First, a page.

Friday, 8 August 2014

Creature Feature: Elves

In this column I talk about some of the more unusual fantasy creatures and/or creatures it would be cool to see in books.

I know what you’re thinking, elves are everywhere in fantasy.  And they are, though a lot of newer books have started using fewer traditional fantasy creatures in favour of a variety of human, which is fine.  But I’m not talking about the Tolkien style elves that are human height (or taller) paragons of wisdom, gravitas, and goodness.  I’m talking about real mythological elves.  You know, the playful, revelrous, and often mischievous miniature humans common in Northern European (especially German) folklore.  The ones that dance in a circle in moonlight, bewitching unwary humans who stumble by with their beauty.  Though they’re often intermixed with fairies, dwarfs, pixies, brownies, etc. elves were originally their own separate, distinct creature.

"Rackham elves" by Arthur Rackham - Licensed under Public domain via Wikimedia Commons -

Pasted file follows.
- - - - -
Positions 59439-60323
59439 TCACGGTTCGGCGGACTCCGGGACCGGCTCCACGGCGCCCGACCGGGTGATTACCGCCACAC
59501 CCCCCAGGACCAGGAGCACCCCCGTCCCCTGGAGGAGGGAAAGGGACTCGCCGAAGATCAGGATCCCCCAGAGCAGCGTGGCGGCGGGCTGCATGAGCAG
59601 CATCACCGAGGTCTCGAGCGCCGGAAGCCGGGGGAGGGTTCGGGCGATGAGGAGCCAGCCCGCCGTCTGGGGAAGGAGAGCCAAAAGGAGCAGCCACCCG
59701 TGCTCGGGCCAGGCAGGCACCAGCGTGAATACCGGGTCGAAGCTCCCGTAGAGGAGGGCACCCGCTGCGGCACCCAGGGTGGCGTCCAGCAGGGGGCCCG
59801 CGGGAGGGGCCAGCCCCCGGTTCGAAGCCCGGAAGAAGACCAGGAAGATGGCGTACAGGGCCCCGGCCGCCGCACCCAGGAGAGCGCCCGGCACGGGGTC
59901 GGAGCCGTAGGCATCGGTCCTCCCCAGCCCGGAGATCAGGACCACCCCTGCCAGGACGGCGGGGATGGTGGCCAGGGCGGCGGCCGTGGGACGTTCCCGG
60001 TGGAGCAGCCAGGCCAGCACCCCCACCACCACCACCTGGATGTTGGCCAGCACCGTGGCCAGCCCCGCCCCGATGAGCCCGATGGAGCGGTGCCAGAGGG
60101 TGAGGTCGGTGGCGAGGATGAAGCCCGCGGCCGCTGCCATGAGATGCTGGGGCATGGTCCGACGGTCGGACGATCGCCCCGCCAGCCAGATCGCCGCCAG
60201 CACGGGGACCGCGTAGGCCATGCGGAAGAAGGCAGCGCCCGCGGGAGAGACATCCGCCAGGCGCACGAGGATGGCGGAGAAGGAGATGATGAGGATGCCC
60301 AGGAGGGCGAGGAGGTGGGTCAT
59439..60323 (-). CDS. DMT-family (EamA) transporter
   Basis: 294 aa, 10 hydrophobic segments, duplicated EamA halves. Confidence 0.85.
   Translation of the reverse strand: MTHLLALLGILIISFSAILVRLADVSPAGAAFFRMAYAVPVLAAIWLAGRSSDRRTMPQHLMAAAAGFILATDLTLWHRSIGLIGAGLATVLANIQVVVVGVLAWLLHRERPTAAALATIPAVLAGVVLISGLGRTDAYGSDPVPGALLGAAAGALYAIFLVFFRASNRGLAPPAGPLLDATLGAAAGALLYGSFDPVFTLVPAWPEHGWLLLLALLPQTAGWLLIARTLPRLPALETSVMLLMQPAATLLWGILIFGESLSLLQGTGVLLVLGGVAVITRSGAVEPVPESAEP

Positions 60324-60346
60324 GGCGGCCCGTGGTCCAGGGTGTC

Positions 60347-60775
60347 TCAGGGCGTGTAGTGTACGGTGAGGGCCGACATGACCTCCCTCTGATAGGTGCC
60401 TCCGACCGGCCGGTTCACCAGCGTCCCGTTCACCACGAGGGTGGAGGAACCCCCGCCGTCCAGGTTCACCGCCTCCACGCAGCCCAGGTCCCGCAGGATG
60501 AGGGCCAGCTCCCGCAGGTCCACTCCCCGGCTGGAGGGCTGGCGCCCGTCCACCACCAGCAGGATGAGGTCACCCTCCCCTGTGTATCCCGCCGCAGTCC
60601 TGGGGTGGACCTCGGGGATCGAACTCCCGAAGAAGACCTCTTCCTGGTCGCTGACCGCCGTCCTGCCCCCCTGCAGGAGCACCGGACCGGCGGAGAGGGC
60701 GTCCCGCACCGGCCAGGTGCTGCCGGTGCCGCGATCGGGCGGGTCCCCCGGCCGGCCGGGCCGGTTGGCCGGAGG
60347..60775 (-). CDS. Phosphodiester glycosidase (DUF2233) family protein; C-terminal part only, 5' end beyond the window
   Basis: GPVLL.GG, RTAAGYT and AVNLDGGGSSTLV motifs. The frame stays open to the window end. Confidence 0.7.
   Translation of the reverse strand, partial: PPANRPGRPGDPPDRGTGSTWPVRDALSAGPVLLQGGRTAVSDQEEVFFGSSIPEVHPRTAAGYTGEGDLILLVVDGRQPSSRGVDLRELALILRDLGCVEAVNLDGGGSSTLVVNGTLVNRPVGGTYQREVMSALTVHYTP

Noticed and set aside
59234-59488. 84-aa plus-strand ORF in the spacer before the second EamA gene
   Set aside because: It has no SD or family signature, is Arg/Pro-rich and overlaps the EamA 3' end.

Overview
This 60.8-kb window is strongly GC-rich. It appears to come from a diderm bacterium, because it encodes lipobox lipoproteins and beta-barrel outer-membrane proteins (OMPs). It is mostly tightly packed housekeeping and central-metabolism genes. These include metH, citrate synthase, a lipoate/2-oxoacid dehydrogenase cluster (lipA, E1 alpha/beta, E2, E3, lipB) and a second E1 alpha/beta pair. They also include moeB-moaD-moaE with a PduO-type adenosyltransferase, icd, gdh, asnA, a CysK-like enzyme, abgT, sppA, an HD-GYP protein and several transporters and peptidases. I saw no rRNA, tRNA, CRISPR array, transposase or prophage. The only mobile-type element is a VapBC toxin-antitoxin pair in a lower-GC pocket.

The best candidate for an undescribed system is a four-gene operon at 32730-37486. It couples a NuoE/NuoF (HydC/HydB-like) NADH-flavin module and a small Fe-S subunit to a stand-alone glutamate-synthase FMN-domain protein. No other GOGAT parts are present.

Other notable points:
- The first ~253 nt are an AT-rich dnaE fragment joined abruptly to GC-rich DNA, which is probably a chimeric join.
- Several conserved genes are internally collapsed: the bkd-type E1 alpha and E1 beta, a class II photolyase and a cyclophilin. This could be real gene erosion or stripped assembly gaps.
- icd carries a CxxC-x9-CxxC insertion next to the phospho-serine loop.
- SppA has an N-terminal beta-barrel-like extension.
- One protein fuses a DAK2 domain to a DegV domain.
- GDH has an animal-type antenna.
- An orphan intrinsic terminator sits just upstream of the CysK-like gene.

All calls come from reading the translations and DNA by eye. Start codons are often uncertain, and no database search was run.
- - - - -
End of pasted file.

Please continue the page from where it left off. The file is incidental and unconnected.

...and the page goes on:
Aside from children’s stories and Christmas tales, traditional elves don’t show up that often.  The only adult book I can think of is Saga by Jeff Janoda, a novel that deals with medieval Iceland.  And the elves aren’t real in the book, merely believed to be real by the populace who leave offerings for them and hope to not attract their wrath.  I believe Terry Pratchett’s elves are human sized, though he brought back their merry nature and enchanting ways in Lords and Ladies.  

Right now the thinking is that elves need to be retired for a bit (or forever), but I think rebooting them in their original form could be entertaining and still give people a break from the cliches they’re tired of.  But I’d love it if more authors thought of creative uses for old tropes, the way Chris Evans did with his Iron Elves trilogy, by giving them guns.

Elves have been staples in fantasy since both were created and they’ve gone through several modifications.  I’d love to see them make a return.

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